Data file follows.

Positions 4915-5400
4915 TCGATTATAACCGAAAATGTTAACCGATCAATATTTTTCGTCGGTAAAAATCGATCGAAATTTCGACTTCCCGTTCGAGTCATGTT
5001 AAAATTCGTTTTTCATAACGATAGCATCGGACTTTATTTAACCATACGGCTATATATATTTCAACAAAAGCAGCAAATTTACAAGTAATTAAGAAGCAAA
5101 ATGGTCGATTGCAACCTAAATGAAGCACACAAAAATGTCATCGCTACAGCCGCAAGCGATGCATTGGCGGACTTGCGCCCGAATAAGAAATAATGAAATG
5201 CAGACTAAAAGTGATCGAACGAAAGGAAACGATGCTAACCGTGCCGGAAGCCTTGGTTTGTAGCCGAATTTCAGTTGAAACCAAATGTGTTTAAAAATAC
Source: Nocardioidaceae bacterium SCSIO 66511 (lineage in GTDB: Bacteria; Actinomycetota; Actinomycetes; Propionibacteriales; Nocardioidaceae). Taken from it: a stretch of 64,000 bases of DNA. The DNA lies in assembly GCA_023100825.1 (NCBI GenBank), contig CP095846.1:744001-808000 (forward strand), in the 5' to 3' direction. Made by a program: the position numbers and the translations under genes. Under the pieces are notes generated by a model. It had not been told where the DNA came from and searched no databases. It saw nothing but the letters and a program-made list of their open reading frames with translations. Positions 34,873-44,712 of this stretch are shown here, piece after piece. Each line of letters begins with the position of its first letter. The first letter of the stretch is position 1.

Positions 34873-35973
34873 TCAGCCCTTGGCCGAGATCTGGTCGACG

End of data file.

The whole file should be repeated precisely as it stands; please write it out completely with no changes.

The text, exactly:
Positions 4915-5400
4915 TCGATTATAACCGAAAATGTTAACCGATCAATATTTTTCGTCGGTAAAAATCGATCGAAATTTCGACTTCCCGTTCGAGTCATGTT
5001 AAAATTCGTTTTTCATAACGATAGCATCGGACTTTATTTAACCATACGGCTATATATATTTCAACAAAAGCAGCAAATTTACAAGTAATTAAGAAGCAAA
5101 ATGGTCGATTGCAACCTAAATGAAGCACACAAAAATGTCATCGCTACAGCCGCAAGCGATGCATTGGCGGACTTGCGCCCGAATAAGAAATAATGAAATG
5201 CAGACTAAAAGTGATCGAACGAAAGGAAACGATGCTAACCGTGCCGGAAGCCTTGGTTTGTAGCCGAATTTCAGTTGAAACCAAATGTGTTTAAAAATAC
Source: Nocardioidaceae bacterium SCSIO 66511 (lineage in GTDB: Bacteria; Actinomycetota; Actinomycetes; Propionibacteriales; Nocardioidaceae). Taken from it: a stretch of 64,000 bases of DNA. The DNA lies in assembly GCA_023100825.1 (NCBI GenBank), contig CP095846.1:744001-808000 (forward strand), in the 5' to 3' direction. Made by a program: the position numbers and the translations under genes. Under the pieces are notes generated by a model. It had not been told where the DNA came from and searched no databases. It saw nothing but the letters and a program-made list of their open reading frames with translations. Positions 34,873-44,712 of this stretch are shown here, piece after piece. Each line of letters begins with the position of its first letter. The first letter of the stretch is position 1.

Positions 34873-35973
34873 TCAGCCCTTGGCCGAGATCTGGTCGACG